The Accrediting Commission for Community and Junior Colleges works with its member institutions to advance educational quality and student learning and achievement. This collaboration fosters institutional excellence and continuous improvement through innovation, self-analysis, peer review, and application of standards.
Expressing our core values
Every interaction with our members is guided by our commitment to the principles of transparency and consistency. This creates mutual and clear understandings and ensures fair and value-adding results for institutions.
Because our processes are based on thorough and recognized best practices, our determination that an institution is in fact providing a quality educational experience for its students is respected by multiple stakeholders.
ACCJC Standards create an institutional culture reflective of higher education’s best practices to guide and strengthen an ongoing culture of continuous quality improvement.
One of America’s best contributions to education is the peer review process. Through its proven powers, the peer review process allows members of the academic community to serve their colleagues by providing rich feedback that identifies commendations and areas for improvement.
Student Learning and Achievement
Students are the grounding point for every Standard and aspect of the review process, the end goal of each evaluation, and the driving passion of the faculty and staff at our member institutions.
The work of accreditation is mediated through the relationships that are formed among all the participants, characterized by mutual respect, collaboration, and engagement around common interests.
The ACCJC is recognized by the U.S. Department of Education (USDE) as a reliable authority regarding the quality of education offered by the institutions that we accredit in keeping with the Higher Education Act of 1965. The USDE conducts a review of accrediting commissions every five years and confers recognition on agencies that continue to meet its criteria. Institutions wishing to provide students with federal financial aid must seek accreditation from a USDE-recognized accrediting body.
The Council for Higher Education Accreditation (CHEA) has established criteria that define a quality review system for accrediting agencies. Although CHEA recognition is voluntary, many accrediting agencies participate in the CHEA quality review process as part of their own efforts to establish and maintain quality practices. In September 2016, CHEA renewed its recognition of ACCJC for four years.
ACCJC is a nonprofit, public benefit corporation and is not organized for the private gain of any person. It is organized under the Nonprofit Public Benefit Corporations Law of the State of California for public and charitable purposes.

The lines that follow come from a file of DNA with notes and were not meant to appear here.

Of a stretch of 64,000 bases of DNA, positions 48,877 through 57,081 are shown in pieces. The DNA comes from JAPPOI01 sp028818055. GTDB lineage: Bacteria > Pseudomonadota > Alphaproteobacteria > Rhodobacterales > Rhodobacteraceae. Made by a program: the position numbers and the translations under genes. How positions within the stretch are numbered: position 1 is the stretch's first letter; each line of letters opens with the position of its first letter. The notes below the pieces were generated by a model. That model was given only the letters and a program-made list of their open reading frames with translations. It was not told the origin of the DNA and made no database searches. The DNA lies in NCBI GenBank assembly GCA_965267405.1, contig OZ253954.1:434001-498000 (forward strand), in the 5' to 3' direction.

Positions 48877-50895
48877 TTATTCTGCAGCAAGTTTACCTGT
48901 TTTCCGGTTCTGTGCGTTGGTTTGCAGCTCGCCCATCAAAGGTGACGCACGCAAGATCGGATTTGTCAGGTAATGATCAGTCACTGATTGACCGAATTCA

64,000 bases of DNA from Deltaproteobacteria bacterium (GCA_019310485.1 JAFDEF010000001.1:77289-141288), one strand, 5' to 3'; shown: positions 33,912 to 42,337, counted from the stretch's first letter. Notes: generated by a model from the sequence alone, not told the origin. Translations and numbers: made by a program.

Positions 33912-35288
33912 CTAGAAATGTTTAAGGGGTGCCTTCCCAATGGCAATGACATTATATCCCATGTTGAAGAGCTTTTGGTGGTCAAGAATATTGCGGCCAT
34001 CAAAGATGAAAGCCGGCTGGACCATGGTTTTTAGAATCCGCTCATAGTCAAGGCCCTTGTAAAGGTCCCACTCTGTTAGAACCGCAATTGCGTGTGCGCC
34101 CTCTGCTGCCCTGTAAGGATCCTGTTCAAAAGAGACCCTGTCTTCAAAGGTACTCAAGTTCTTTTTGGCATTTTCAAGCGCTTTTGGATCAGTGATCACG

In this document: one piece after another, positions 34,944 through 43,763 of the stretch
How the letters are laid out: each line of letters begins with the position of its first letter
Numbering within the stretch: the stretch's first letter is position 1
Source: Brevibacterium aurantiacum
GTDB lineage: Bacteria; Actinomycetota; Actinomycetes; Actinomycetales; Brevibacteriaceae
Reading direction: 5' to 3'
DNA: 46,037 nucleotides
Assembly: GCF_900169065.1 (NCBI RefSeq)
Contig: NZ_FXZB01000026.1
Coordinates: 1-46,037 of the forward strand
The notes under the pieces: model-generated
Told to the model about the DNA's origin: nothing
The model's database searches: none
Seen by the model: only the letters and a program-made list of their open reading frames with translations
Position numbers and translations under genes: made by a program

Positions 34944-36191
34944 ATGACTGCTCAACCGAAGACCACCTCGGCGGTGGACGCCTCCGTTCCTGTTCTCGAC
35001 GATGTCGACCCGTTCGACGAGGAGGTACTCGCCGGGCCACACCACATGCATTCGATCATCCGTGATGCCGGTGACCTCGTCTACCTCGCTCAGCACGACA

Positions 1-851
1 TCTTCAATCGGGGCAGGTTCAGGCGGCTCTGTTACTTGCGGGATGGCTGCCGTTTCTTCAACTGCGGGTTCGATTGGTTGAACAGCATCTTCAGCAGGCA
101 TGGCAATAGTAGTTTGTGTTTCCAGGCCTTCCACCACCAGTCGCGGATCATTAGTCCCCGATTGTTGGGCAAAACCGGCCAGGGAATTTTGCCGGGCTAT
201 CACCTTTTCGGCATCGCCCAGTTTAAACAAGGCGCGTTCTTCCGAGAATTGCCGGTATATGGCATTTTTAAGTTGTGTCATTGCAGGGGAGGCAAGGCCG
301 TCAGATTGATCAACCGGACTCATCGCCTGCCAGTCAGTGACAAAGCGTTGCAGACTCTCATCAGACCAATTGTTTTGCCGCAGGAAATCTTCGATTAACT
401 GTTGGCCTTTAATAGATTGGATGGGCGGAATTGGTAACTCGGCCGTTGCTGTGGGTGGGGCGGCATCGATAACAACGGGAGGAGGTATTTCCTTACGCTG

History of the ACCJC
The Western Association of Schools and Colleges, (WASC), was formed in 1962 to promote the development of higher education in the Western region when it took over and further formalized the work of its predecessor organization, the Western College Association. WASC was previously incorporated as a single 501c3 entity that encompassed the three commissions (WASC Senior College and University Commission, Accrediting Commission for Community and Junior Colleges, and the Accrediting Commission for Schools, Western Association of Schools and Colleges).
In 2012-2013 the three commissions re-incorporated as separate organizations with independent scopes and governance structures.
For more information about the two other commissions previously included in WASC, visit their websites at:
Background on Regional Accreditation
Accreditation as a system of voluntary, non-governmental, self-regulation, and peer review is unique to American educational institutions. It is a system by which an institution evaluates itself in accordance with standards of good practice regarding mission, goals, and objectives; the appropriateness, sufficiency, and utilization of resources; the usefulness, integrity, and effectiveness of its processes; and the extent to which it is achieving its intended student achievement and student learning outcomes, at levels generally acceptable for higher education. It is a process by which accreditors provide students, the public, and each other with assurances of institutional integrity and effectiveness and educational quality.
Regional accreditation is a successful and robust, time-tested model of professional peer review that supports educational excellence. Colleges and universities form membership associations to set up an accrediting agency and work with that agency to establish the quality standards used to rigorously evaluate the institutions. There are six geographic regions under the U.S. system recognized by the federal government. Within each region, an accreditor is responsible for designated types of higher education institutions and the types of credentials offered at those institutions. There are other kinds of accreditation (national, programmatic) but regional accreditation status is regarded as the most comprehensive and rigorous for institutions to attain.
The Western region includes California, Hawai’i and the Pacific Region (Guam, American S